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Archive for December, 2009

Friday, 1 January 2010 – South west of Petrolina

Happy 2010 everybody!

Marlon is a hard taskmaster, has us up for breakfast one hour earlier than we had grown used to and today got us back after sunset. As a result I’m slipping up on the Diaries. So today is just a short summary that I might fill out in years to come.

But he does manage to squeeze some exciting stops into each day’s itinerary, so we more than forgive him.

We woke up to a wet and dreary looking day.

S1647: Type locality of Discocactus subviridigriseus, (now a synonym of D. bahiensis ssp bahiensis) near Juazeiro’s (official?) municipal rubbish tip.  The gloomy light, threatening skies some how matched the rubbish tip setting well.

After a long drive over very poor roads (they had taken most of the hard top off the road, turning it back into a dirt road, which (surprisingly) was of a better quality than the short bits of tarmac that they had left behind, with pot holes big enough to lose your complete front axel in.) for some 3 hours to arrive at the type (and only reported) locality for Discocactus zehntneri ssp. albispinus. (S1648) Magnificent plants in a magnificent setting with wonderful clouds to heighten the dramatic settings.

S1649 and S1650: Marlon had looked at Google Earth and decided that there were some nearby rock outcrops that looked similar to the D. albispinus location, so we went to explore and found the plants growing here as well. Well done Marlon, two previously unreported locations added to the distribution information! Lots of other cacti photographed as well but full list will have to wait.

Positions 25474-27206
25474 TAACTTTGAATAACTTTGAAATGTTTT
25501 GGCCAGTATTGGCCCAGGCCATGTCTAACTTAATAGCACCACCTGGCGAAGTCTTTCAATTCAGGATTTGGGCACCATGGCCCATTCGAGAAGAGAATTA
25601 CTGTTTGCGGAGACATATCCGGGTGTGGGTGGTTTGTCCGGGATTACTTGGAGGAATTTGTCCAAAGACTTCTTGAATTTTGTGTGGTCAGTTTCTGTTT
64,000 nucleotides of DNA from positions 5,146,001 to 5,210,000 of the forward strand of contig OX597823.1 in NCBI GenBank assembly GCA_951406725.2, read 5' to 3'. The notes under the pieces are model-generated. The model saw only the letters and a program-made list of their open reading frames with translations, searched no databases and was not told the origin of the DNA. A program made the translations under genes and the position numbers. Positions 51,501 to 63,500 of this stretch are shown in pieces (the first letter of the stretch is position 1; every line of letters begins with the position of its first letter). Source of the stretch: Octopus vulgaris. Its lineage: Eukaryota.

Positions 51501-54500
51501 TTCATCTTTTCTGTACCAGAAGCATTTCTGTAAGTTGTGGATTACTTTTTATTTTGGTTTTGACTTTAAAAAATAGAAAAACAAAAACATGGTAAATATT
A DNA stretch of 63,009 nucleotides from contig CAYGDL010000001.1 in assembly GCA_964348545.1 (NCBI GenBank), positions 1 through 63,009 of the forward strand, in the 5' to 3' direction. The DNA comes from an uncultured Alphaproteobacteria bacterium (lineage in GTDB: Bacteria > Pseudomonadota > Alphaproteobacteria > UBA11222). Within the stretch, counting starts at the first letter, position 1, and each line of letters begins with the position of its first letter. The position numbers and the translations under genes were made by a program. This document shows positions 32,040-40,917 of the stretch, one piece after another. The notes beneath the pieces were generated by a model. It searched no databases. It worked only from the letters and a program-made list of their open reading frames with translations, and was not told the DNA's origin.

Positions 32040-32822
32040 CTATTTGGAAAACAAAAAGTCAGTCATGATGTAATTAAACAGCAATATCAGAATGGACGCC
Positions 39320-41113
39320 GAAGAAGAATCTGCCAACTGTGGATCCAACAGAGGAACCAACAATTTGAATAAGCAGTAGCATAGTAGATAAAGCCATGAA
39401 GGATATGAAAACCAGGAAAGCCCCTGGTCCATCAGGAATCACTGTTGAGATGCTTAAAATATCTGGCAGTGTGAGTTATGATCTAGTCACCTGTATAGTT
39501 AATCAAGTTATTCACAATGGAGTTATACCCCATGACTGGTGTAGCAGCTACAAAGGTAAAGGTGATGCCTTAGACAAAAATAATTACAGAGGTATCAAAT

In the mean time, I’ll let the pictures tell the story.

Thursday, 31 December – South east of Petrolina

Today we headed off to the south-west of Petrolina / Juazeiro (this is a twin city of half a million inhabitants in total, Petrolina is north of the Rio Sao Francisco, in the State of Pernambuco, while Juazeiro on the south shore is in Bahia). Marlon wanted to do some exploring along the BR 235, a dirt road, despite its grand route number.

Along this road were a number of localities for Discocactus bahiensis ssp. bahiensis, but recently, a Czech / German party had described a new taxon here, D. petrhalfari, named in honour of one of the members in the party. We tend to be rather sceptical about such new discoveries, because all too often they turn out to be nothing more than a minor variant or form of a previously described cactus. We made a number of stops in unlikely looking places only to be pleasantly surprised that the Discos were here, despite the heavy agricultural development.